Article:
Saturday, November 6, 2010

Good tool for self-editing

Write, re-write.  Read and re-write it again.  How often to writers hear that advice?  But here's one problem.  Since the writer knows what the entire novel's supposed to say, he/she can't always see some of the shortcomings.  One way to get around this is don't look at the book, listen to it.  There are a number of text-to-speech programs a writer can use. 

I've used a free downloadable version of Ultra Hal (from Zabaware).  Yes, it sounds like a B or C rated superhero, but it's actually been helpful in finding things that just didn't sound right when I'm not looking at the screen.  It's definitely a useful tool for self-editing.

Good luck and Write On.


  1. Interesting. I wonder if this works better than reading the manuscript aloud, which is what I do.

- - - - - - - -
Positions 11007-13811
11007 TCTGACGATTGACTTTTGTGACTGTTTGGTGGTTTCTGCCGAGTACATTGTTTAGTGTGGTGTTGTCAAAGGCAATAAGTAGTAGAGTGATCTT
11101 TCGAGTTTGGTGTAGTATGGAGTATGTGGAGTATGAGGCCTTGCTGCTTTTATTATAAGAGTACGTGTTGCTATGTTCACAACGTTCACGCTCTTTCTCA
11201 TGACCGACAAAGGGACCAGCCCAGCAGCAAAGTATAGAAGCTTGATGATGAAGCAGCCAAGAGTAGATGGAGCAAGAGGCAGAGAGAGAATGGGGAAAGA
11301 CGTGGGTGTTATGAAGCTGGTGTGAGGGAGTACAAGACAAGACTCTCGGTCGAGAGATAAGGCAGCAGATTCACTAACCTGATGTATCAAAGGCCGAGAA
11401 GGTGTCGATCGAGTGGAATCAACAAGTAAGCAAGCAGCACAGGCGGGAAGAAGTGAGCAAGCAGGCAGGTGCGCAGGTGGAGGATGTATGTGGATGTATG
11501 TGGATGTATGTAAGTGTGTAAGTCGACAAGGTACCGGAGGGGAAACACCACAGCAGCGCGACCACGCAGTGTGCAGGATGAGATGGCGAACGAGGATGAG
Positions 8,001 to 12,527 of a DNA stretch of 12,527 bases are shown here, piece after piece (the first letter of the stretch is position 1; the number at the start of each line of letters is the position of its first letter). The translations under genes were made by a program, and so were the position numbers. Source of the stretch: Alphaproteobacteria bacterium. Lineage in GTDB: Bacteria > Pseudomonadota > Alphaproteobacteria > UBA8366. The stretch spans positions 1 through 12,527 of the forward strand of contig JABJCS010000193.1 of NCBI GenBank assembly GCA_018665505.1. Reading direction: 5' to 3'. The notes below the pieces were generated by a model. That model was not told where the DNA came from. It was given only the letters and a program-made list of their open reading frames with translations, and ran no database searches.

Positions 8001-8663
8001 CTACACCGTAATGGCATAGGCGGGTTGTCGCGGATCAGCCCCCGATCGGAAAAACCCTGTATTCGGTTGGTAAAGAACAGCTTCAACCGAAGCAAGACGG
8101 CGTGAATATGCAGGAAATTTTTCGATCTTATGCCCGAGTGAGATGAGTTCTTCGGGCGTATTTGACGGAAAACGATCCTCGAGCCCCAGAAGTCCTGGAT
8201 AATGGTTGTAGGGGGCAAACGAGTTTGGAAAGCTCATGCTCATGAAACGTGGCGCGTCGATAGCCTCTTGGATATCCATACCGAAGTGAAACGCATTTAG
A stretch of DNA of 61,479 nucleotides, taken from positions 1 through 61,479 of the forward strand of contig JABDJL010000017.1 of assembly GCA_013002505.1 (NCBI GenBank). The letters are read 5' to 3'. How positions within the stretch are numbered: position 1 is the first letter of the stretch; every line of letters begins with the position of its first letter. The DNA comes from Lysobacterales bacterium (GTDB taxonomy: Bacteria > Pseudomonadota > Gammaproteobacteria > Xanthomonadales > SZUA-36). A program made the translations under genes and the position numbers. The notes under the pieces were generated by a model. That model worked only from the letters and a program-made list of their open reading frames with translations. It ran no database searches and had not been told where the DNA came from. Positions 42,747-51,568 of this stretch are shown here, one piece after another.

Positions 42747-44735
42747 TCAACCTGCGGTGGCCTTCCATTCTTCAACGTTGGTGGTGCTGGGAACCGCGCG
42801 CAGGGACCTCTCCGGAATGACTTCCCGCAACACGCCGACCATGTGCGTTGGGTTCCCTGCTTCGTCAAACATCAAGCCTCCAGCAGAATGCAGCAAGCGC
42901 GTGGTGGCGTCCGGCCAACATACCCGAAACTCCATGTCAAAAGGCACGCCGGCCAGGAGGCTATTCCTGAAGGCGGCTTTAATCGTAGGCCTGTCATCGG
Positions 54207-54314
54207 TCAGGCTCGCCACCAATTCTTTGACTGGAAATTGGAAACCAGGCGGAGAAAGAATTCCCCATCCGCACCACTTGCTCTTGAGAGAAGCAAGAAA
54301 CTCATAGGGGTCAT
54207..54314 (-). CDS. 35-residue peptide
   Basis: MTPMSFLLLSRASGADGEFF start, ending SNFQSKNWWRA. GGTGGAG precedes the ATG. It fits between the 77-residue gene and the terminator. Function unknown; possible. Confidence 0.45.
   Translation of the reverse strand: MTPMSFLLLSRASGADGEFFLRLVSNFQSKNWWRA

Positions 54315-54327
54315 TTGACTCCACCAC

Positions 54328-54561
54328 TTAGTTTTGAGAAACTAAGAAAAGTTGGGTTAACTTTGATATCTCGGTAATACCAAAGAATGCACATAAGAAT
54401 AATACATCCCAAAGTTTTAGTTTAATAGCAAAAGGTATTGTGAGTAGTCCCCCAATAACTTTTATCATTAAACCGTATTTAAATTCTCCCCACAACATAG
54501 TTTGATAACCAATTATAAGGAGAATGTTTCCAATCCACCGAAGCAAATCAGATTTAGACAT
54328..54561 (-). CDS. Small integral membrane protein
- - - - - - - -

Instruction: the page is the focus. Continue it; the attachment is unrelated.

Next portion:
2. I think it works better because even when you read aloud, you're eyes might dart ahead a little and you're thinking about what's next.

    When I use the text-to-speech, I don't even look at the screen. I either turn away and/or close my eyes to focus exactly on what's being said - not how I interpret the words. I've made a lot of changes this way.

  3. I normally do a read through, but hadn't really thought about the benefits of listening with a compturized voice. Good idea.

    By the way Hal was the sentient computer in 2001: A Space Oddessey. I'm guessing that's who (what?) Ultra Hal is named after.

  4. Never tried to connect to 2001. Being a sci-fi writer in progress, I can definitely appreciate that. :)

    Don't worry. I've used Ultra Hal and if I started changing my Word document while Ulta Hal's reading, it's never stopped to say, "What are you doing Rob?"